TRENTON - After taking part in every reenactment of George Washington's Delaware River crossing since 1976, amassing more than 500 books on the American Revolution, and completing a degree in American military history, Ronald Rinaldi III is ready for the role of a lifetime.

Rinaldi will be playing Washington in the 55th annual reenactment of the military leader's daring Christmas crossing, which led to a rout of British-led forces in Trenton and is credited with reviving the downtrodden Continental forces.

"It wouldn't be a Christmas Day without going down there," said Rinaldi.

The reenactment of the crossing is scheduled to begin at 1 p.m.

In the Dec. 25, 1776, crossing about 2,400 soldiers, 200 horses and 18 cannons ferried across the cold Delaware River. The Continental soldiers, many ill-prepared for the cold weather and poorly trained compared with the troops they were about to face, then marched eight miles downriver.

They soundly beat the German mercenary soldiers based there, capturing 1,000 prisoners, killing 30 troops, and losing only two Continental soldiers - and both of them froze to death.

The event was a turning point for the bedraggled Revolutionary forces, showing the mighty British that they were a military force to be reckoned with, giving hope to civilians, and boosting morale with Continental soldiers readying to go home.

"If they didn't win this battle, that would have been the end of the American Revolution," said Hilary Krueger, director of Pennsylvania's Washington Crossing Historic Park, which hosts the reenactment.

Three boats are expected to cross the river during this year's event, and dozens of reenactors are to take part, Krueger said. An average of at least 5,000 spectators line the shores yearly to watch the spectacle, in what has become a Christmas Day tradition for many families.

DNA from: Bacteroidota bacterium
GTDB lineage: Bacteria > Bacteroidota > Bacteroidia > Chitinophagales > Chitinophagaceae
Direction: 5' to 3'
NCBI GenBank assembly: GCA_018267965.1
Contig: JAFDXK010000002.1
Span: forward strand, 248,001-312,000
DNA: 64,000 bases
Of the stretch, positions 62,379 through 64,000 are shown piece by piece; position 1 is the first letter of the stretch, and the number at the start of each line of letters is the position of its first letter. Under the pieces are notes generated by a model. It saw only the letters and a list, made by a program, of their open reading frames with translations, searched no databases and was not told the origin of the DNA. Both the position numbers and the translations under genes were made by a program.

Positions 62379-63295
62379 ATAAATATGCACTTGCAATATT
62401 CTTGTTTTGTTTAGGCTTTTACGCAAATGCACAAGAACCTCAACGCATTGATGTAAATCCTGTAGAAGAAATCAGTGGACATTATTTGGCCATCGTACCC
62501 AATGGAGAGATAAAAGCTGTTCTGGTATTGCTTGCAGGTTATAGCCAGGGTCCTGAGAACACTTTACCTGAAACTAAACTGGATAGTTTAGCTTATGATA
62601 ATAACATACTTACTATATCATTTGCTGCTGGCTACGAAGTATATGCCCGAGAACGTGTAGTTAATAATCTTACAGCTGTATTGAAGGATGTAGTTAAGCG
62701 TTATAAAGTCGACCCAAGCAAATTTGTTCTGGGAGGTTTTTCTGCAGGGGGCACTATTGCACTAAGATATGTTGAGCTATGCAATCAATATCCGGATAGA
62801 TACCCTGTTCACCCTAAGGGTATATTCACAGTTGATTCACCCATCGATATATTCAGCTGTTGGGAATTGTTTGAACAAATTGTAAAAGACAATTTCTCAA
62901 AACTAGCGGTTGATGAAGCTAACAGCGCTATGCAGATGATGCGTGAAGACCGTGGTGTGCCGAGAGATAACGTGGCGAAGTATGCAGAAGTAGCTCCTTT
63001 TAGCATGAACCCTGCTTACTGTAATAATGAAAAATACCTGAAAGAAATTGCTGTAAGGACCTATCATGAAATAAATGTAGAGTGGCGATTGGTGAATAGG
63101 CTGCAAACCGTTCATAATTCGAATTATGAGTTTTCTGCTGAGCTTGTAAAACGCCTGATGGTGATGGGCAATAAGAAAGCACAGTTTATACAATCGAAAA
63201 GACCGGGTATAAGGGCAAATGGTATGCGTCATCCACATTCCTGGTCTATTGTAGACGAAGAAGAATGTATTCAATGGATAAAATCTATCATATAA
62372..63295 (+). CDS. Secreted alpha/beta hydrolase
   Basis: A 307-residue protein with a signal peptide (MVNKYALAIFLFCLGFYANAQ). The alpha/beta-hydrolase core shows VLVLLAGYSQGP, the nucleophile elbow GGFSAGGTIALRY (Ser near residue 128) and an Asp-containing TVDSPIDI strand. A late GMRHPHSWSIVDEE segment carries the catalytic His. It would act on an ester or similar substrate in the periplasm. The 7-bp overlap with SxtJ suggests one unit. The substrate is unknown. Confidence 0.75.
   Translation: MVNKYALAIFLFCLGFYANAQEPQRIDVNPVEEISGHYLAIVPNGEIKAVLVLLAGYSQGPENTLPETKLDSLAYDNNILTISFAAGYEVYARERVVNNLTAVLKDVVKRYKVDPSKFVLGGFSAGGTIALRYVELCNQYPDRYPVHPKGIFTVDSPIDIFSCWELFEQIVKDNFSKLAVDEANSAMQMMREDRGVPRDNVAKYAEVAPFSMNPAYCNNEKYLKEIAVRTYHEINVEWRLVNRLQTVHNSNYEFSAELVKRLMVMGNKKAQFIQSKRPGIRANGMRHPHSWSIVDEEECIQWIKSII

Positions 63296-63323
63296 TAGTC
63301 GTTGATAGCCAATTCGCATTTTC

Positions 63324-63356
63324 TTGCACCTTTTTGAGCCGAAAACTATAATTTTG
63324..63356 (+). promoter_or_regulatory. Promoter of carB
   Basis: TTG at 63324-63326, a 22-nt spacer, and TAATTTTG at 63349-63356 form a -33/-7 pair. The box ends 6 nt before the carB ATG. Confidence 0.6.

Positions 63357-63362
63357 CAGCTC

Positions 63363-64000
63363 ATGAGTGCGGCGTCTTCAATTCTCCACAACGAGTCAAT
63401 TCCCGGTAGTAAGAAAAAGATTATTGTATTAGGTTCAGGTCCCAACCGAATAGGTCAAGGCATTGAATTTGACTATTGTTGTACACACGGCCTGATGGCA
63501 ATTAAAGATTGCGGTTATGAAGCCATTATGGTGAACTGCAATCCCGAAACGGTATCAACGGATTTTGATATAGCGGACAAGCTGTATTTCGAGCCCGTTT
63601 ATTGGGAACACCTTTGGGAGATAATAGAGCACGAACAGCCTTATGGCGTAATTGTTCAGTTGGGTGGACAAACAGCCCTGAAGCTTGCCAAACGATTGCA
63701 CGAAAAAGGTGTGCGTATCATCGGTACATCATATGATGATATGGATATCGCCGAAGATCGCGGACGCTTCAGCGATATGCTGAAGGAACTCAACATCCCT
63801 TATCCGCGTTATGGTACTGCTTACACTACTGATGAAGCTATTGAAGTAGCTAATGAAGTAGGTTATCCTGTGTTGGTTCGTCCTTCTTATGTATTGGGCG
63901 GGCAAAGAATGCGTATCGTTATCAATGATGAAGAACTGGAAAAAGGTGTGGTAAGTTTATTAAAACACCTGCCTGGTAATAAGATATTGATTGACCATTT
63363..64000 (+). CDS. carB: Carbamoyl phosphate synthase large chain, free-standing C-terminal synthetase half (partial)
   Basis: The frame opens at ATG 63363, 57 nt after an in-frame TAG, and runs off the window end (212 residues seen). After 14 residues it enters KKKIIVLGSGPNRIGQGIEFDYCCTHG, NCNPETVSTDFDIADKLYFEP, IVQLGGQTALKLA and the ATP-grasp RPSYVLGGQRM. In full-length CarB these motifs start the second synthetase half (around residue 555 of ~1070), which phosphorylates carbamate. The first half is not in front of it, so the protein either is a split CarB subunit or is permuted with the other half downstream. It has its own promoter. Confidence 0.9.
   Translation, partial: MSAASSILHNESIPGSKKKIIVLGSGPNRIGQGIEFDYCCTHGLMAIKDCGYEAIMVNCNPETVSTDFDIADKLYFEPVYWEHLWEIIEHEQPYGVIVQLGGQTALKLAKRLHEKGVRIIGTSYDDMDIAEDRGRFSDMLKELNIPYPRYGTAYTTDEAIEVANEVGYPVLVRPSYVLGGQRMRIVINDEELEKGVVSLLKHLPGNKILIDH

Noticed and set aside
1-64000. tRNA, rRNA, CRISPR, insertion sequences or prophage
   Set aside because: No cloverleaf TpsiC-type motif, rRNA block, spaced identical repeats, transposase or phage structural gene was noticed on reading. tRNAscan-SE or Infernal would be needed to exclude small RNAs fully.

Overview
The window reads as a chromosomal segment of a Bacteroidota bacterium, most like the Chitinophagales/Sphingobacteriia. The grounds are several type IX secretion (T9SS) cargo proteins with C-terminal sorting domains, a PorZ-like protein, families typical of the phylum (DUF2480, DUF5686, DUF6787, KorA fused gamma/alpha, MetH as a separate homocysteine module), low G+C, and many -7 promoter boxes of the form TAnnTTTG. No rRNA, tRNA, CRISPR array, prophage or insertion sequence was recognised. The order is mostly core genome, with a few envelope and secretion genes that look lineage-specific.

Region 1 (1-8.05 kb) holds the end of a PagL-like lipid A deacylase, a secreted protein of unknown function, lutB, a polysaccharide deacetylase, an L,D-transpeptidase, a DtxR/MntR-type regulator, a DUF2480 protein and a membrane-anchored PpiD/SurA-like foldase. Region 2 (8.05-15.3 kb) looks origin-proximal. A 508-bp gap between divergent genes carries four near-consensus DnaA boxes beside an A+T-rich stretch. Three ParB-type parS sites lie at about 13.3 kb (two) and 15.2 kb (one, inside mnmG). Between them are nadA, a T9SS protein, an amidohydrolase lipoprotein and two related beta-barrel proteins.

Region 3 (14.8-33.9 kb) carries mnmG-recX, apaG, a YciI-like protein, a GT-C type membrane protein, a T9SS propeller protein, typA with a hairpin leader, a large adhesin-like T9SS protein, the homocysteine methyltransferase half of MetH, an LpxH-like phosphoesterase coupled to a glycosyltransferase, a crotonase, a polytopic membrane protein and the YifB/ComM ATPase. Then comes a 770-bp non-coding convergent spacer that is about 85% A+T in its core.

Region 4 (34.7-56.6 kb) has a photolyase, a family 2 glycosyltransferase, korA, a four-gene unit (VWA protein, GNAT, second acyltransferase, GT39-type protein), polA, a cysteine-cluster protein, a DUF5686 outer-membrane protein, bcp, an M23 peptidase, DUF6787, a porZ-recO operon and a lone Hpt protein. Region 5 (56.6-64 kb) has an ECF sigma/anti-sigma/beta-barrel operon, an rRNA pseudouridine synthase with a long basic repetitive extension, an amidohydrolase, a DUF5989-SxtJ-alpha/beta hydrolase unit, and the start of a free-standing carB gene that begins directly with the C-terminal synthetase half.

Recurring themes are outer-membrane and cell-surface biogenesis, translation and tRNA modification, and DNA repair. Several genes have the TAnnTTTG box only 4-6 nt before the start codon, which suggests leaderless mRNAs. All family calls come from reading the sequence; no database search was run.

The actual crossing bears little resemblance to the painting by Emanuel Leutze, a glorified depiction of the event that hangs in New York's Metropolitan Museum of Art.

Leutze's painting shows a daytime crossing. In truth, the bulk of the troops were moved at night. A majestic Washington stands at the bow of a boat, an unlikely occurrence, considering the freezing temperatures should he fall in the water.

Unlike the original crossing, water safety crews will be at hand Christmas Day.

If the river is running too fast or it is too windy, the crossing is usually called off, and the reenactors simply march down to the water's edge, Krueger said.

"We're kind of at the mercy of the river," she said.

Rinaldi, 45, of Branchburg, was chosen by a panel of three experts on the crossing and will serve for two years. Prospective George Washingtons are judged on their knowledge of the military leader and the crossing, must possess a uniform resembling Washington's and be able to recite the first two passages from Thomas Paine's stirring tract calling for independence.

Rinaldi, who works as a Middlesex County crime scene investigator, became interested in Revolutionary War history after taking part in the 1976 crossing when he was 14.

"I remember I was fascinated by the muskets and the rifles and the uniforms that the soldiers had," he said.

Rinaldi volunteered as a guide at the park, worked at the Valley Forge National Historical Park, earned a bachelor's degree in American history from George Washington University in Washington and a master's in military history from Duke University.

Over the years, Rinaldi been joined by his father, and his 10-year-old son, Ronald, who will be in his boat this year as a drummer boy.

"I never thought when I was growing up that I'd be doing this with my son, much less doing Washington," Rinaldi said.

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